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Starting Over

Monday, June 04, 2012

Six years ago when I started dating my boyfriend, I was 150 lbs and a size 10.
Since January of this year, I'd been hovering around 180 lbs, and size 16.
It came on gradually, and I'd usually notice only when vacation time came around. I tried to find clothes to pack that fit, and I'd discover that most of my clothes were too tight, and off to the store I'd go to buy a bunch of stuff in bigger sizes.

This year I'm determined to do the opposite: With 12 weeks to go until vacation, I read "4-Hour Body" by Tim Ferris, and decided that I would give it a shot. If it works, this year instead of buying new clothes, I'll be able to wear clothes from 4 years ago that are currently stowed away in bins.

After the first week, just by using the slow-carb diet part of the plan, I've lost 2.5 lbs.

This week, I'm adding in the supplements he recommends, and next week I'll try to start doing the exercises.

I have a hard time with prescribed workouts on set days - usually, my boyfriend and I will go for a walk 2-3 times a week, logging a quick 1-2 miles, and most weekends we either take a 2-3 mile hike in the woods (with lots of hills), or a couple of hours of kayaking... this past weekend we did both :)

But the 4-Hour Body plan is all about doing the least amount necessary to produce significant changes in your metabolism, and from what I learned in Physiology in massage school, I believe the science behind this is sound.

Borrow the book from your library (I was able to borrow an e-book version to read from my android phone), and you'll find tons of information on everything from weight loss, to strength training and muscle gain, to better sleep, better sex, running faster, swimming better, jumping higher, and lifting more. It's a big book, and I read the whole thing, but for weight-loss only, you really only need the first 130 pages or so.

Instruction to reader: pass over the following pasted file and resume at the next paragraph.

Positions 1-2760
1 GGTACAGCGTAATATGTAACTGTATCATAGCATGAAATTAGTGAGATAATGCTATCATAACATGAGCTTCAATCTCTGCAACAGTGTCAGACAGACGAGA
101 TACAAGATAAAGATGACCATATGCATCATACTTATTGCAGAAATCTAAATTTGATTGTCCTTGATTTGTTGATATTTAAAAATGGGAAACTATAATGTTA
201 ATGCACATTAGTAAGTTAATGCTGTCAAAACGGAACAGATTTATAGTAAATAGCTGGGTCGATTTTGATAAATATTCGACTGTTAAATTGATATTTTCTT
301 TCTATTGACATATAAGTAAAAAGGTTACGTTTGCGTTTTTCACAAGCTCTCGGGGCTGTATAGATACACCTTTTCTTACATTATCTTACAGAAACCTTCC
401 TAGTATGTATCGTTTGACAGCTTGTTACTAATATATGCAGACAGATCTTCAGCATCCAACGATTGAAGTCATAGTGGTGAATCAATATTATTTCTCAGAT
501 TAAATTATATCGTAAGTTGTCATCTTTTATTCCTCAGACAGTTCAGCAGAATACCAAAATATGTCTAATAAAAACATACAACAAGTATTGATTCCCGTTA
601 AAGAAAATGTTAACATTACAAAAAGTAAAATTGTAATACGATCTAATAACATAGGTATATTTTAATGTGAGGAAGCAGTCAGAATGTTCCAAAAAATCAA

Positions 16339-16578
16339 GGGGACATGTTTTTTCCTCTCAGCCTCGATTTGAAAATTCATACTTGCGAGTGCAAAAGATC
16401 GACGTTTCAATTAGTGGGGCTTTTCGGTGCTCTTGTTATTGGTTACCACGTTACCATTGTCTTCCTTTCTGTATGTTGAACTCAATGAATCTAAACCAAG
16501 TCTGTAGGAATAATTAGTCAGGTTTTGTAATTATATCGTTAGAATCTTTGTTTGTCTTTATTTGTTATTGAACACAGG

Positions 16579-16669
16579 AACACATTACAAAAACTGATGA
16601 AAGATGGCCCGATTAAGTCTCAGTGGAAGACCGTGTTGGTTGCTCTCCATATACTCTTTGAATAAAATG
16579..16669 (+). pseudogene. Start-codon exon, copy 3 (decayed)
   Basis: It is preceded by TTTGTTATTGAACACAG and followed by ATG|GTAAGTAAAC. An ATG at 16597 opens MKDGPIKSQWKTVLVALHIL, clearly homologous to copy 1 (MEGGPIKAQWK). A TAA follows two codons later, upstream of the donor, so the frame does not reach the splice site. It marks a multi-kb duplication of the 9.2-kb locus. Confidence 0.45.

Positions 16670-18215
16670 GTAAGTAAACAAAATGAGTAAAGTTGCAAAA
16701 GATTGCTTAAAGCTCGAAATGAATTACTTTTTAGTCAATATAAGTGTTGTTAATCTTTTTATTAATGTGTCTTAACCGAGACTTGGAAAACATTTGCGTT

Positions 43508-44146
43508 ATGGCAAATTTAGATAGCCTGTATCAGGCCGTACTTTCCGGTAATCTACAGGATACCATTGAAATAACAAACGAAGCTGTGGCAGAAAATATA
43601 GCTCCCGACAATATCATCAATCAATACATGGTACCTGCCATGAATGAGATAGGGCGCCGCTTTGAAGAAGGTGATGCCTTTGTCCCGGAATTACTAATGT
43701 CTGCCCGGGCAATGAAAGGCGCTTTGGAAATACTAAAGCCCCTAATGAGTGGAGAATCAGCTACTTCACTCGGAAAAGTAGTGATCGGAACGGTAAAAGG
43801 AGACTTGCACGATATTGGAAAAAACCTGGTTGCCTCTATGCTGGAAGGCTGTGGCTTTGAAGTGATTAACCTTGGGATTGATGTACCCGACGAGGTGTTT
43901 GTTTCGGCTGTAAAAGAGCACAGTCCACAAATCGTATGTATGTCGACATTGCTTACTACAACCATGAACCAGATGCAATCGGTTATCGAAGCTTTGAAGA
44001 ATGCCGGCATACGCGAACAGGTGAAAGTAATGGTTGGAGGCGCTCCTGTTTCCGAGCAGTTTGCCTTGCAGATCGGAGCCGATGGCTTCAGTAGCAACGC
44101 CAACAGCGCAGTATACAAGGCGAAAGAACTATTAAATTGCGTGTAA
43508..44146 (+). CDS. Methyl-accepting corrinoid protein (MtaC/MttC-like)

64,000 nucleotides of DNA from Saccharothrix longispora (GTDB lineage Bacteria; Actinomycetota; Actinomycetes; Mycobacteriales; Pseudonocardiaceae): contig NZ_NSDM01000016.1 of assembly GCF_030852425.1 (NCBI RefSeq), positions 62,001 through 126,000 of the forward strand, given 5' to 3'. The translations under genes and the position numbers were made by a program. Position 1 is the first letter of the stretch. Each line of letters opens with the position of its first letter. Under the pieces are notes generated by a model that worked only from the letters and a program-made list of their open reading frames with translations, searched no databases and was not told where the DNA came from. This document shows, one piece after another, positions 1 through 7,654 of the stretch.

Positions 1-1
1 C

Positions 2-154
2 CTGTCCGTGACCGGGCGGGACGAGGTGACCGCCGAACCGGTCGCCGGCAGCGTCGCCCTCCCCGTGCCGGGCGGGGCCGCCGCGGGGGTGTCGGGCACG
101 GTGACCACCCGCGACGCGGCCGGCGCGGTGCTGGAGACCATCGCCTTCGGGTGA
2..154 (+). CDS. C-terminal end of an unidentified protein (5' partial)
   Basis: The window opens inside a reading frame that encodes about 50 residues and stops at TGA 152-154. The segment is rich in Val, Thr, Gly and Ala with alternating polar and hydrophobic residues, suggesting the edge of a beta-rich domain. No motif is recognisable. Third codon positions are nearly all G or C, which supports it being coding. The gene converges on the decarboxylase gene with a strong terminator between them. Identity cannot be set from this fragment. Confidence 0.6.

The diet is difficult to follow if you can't bring meals with you to work - he claims that you can follow this diet when eating out, but unless you're having lunch at a trendy restaurant, I would say it's a bit difficult. I survive by cooking basic staples on the weekend, and buying as much as I can in canned form - canned crabmeat, canned salmon, canned tuna, canned chicken - and I can throw together a meal with these staples, some mayo and/or salsa, and canned or microwaved frozen vegetables.

I use the nutrition tracker on SparkPeople only sporadically, just to check on how many calories I'm eating - sometimes I find I'm not eating enough!

I'm addicted to chocolate, and that was pretty tough, but I do two things: one, I tell myself I can have it on saturday, and two, I supplement my breakfast and any other meal I need to with a chocolate-flavored whey protein shake.

Cheese and milk are also hard to avoid, but again, I just save it for Saturday.

If I had to follow this diet for the rest of my life, I don't think I could do it, but if it will get me to my goal a lot faster than other diets, I can manage for 2-3 months. I'll take a break from it when I go on vacation, but I'll still opt for high-protein meals, I'll just allow myself a moderate amount of cheese and/or bread.

A word about the binge day that this diet espouses: the author says you can go nuts and eat whatever you want, drink a whole keg of beer or eat a whole cake or multiple pizzas if you feel like it, but I think that once you have eaten "clean" for 6 days, you don't really want excessive quantities of pure junk. Come Saturday, what I usually want is normal food in normal quantities, just things that I can't have during the week: cheese, bread, fruit, and some sweets - so I'll have 2 slices of pizza for lunch, and I'm satisfied. Some fruit as an afternoon snack. Some pasta or bread with dinner, and a small but decadent ice cream treat for dessert. Psychologically, also, I do my weekly weigh-in on Friday, so I have that sense of achievement and excitement that lets me "celebrate", knowing that on Sunday I start another week of clean, healthy eating and more lbs disappearing!

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    Disclaimer: Weight loss results will vary from person to person. No individual result should be seen as a typical result of following the SparkPeople program.